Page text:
Last night I was digging through my books, searching fruitlessly for some editions that I have either lost or given away, when I stumbled upon my copy of The Martian Chronicles by Ray Bradbury. I set it out to read later, but I immediately pushed my homework aside and polished off the first few chapters before bed. It’s a collection of short stories and one of the few science fiction books that I own, but I remember it being a favorite of mine growing up, so I was excited to see how it held up against the decades.
Most striking of the first few chapters was “Ylla,” about a Martian woman in a comfortable (though not precisely happy) marriage of 20 years. Many of the stories in The Martian Chronicles were published separately before being collected together, which is why I’m okay with talking about it outside of the whole work (I would never, for example, review just one chapter in a novel). “Ylla” was first published in 1950 and, reading it now, I immediately thought of Betty Friedan and “the problem that has no name.”
Before we get to that, however, let’s start with the plot. With the approach of the Earth men the Martian’s telepathy begins to pick up on their presence before they know what is happening. Ylla begins to dream of what is later called the “first expedition” and specifically of its captain, Nathaniel York. She seeks out these dreams more often, even singing in English without knowing what language she’s speaking. Interested at first, her husband (Yll) eventually becomes jealous and manipulative.
Ylla’s telepathic dreams solidify into prophetic visions; she dreams of the time and place of Nathaniel’s arrival, his appearance, his ship, that they will fall in love, and that she will go with him to Earth. Waking up from the most detailed dream the morning of Nathaniel’s arrival, Ylla’s eyes open to her husband standing over her. He forbids her to leave the house, which pains her because of her psychic pull to go to the spot of the ship’s landing, which she presents under the guise of visiting a friend. She obeys her husband’s command even after he takes a grotesque Martian weapon out “hunting” to the ship’s arrival site.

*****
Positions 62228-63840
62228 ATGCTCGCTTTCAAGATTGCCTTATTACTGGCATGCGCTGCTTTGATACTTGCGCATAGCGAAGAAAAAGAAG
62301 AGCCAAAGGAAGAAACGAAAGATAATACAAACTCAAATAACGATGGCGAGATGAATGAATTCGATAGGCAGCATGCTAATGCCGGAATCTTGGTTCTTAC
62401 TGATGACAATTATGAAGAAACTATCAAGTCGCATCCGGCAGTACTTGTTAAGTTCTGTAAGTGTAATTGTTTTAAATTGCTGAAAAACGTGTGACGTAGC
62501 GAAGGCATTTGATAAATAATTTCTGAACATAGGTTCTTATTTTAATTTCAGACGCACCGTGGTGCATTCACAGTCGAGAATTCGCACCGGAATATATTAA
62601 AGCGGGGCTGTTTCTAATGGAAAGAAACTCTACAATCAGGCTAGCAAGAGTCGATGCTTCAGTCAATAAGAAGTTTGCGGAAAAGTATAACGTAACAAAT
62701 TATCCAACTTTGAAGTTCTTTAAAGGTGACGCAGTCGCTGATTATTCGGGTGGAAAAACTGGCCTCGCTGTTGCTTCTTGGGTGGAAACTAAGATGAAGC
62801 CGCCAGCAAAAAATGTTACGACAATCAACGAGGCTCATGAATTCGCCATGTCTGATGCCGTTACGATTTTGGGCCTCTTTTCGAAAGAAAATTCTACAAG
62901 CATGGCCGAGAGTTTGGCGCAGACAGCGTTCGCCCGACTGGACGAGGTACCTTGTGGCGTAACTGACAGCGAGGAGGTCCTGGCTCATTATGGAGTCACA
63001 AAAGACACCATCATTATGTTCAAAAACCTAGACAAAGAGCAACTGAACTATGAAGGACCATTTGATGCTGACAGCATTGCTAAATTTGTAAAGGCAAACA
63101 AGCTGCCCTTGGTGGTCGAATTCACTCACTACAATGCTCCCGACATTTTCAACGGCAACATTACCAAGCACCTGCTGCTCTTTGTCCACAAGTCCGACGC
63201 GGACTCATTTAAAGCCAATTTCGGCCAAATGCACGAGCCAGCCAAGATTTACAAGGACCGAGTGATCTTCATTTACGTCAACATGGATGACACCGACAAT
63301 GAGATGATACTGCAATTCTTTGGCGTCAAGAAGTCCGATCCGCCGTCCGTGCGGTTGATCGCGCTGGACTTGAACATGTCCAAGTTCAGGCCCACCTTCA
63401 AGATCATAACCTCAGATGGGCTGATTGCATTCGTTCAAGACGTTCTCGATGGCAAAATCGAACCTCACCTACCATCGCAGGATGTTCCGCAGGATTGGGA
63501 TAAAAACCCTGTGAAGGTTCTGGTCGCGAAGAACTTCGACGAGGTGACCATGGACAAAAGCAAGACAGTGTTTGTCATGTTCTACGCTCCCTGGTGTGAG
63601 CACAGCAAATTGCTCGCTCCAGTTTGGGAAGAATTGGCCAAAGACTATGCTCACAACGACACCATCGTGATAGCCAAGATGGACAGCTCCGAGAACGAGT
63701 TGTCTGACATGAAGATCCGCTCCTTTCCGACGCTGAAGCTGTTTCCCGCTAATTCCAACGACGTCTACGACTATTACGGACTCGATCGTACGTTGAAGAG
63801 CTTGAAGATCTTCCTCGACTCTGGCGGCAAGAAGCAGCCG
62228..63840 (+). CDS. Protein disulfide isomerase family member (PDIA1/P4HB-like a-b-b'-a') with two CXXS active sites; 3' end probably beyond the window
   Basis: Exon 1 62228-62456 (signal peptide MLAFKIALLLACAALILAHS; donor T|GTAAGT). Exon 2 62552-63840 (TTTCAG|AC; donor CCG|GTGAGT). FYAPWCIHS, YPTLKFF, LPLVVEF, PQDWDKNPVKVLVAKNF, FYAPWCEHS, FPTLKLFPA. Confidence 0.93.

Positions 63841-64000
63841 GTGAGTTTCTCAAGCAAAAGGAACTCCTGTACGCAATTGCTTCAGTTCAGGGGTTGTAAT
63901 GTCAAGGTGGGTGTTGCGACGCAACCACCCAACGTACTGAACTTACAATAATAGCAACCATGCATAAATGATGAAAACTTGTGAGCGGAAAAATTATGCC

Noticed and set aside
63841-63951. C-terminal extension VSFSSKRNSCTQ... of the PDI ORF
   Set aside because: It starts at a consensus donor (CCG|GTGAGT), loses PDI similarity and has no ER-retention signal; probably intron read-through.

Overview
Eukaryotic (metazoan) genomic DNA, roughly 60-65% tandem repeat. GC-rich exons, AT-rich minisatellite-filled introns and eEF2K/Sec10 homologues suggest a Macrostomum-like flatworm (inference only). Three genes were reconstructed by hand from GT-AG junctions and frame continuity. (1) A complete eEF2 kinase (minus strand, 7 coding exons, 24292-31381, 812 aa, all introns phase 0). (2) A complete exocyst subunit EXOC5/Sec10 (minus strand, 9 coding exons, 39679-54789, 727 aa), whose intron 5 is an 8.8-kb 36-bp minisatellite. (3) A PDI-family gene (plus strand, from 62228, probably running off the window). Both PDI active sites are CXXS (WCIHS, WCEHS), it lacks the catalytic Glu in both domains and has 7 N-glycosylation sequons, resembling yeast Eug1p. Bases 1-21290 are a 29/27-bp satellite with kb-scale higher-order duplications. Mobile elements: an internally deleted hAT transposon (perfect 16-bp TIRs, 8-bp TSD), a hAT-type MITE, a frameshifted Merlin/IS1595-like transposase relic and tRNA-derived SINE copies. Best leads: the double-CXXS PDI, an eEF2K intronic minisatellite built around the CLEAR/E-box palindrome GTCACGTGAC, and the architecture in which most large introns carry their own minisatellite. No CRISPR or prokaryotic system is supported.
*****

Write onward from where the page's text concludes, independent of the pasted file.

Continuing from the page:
Ylla attempts to distract herself around the house, but she has become psychically tied to the ships arrival, and screams as two shots ring out in the distance. Returning home her husband pretends to know nothing, speaking vaguely about “hunting,” and dismissing her questions. Ylla tries to remember her dream and the strange song, but it is evaporating from her memory; she wants to remember, but cannot. The story closes with Ylla collapsing into tears, shaking as she weeps violently, saying that she does not know why she is so upset.
I was amazed by how much this short story prefigured Friedan and The Feminine Mystique. Regarding “the problem that has no name” Friedan wrote:
The problem lay buried, unspoken, for many years in the minds of American women. It was a strange stirring, a sense of dissatisfaction, a yearning [that is, a longing] that women suffered in the middle of the 20th century in the United States. Each suburban wife struggled with it alone. As she made the beds, shopped for groceries … she was afraid to ask even of herself the silent question — “Is this all?”
Ylla is an illustration of this very problem, a housewife who is neither happy nor unhappy, she is suddenly filled with a psychic vision of another life, another idea of happiness. With her husband’s overt intervention this door to another life is slammed shut forever as he continuously and intentionally misleads her while trying to convince her that she’s being irrational*. Because Ylla’s visions are linked to the existence of Nathaniel, his death leaves her unable to hold on to her “dreams,” and she collapses into unidentifiable depression.
That Ylla’s ability to dream of another life is explicitly linked to a man (Nathaniel York) means that it is not exactly a feminist short story. However, I don’t think it needs to be. We know from Friedan that this “problem” was present while Bradbury was writing, whether he was consciously commenting on it, or illustrating it without knowing what it was (similar to Ylla singing in English) is not the important part, the important part is that it is visible within the text. This is the germ of the idea at least, hopefully I’ll have a chance to flesh it out more in the future.
* This is another feminist-adopted theme called “gaslighting” (or “gas lighting”), named after a 1938 play which details this form of psychological abuse. See Wikipedia for a quite good summary of this term and its emergence from popular culture into clinical psychology.